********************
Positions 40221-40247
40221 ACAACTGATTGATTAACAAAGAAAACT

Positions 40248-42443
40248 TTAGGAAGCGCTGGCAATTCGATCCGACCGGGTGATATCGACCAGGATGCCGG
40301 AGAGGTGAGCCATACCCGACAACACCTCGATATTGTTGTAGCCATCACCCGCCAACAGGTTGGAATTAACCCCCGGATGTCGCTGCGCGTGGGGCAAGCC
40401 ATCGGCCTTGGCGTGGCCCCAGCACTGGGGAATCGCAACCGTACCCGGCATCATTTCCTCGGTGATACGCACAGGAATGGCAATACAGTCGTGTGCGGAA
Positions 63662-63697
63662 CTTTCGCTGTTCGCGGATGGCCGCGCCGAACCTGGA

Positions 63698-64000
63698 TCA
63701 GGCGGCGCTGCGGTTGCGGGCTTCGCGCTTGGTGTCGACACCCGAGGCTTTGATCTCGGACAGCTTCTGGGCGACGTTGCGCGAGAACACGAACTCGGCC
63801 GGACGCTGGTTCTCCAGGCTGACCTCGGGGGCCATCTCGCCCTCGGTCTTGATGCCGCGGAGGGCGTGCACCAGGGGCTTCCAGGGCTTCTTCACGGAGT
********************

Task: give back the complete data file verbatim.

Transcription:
Positions 40221-40247
40221 ACAACTGATTGATTAACAAAGAAAACT

Positions 40248-42443
40248 TTAGGAAGCGCTGGCAATTCGATCCGACCGGGTGATATCGACCAGGATGCCGG
40301 AGAGGTGAGCCATACCCGACAACACCTCGATATTGTTGTAGCCATCACCCGCCAACAGGTTGGAATTAACCCCCGGATGTCGCTGCGCGTGGGGCAAGCC
40401 ATCGGCCTTGGCGTGGCCCCAGCACTGGGGAATCGCAACCGTACCCGGCATCATTTCCTCGGTGATACGCACAGGAATGGCAATACAGTCGTGTGCGGAA
Positions 63662-63697
63662 CTTTCGCTGTTCGCGGATGGCCGCGCCGAACCTGGA

Positions 63698-64000
63698 TCA
63701 GGCGGCGCTGCGGTTGCGGGCTTCGCGCTTGGTGTCGACACCCGAGGCTTTGATCTCGGACAGCTTCTGGGCGACGTTGCGCGAGAACACGAACTCGGCC
63801 GGACGCTGGTTCTCCAGGCTGACCTCGGGGGCCATCTCGCCCTCGGTCTTGATGCCGCGGAGGGCGTGCACCAGGGGCTTCCAGGGCTTCTTCACGGAGT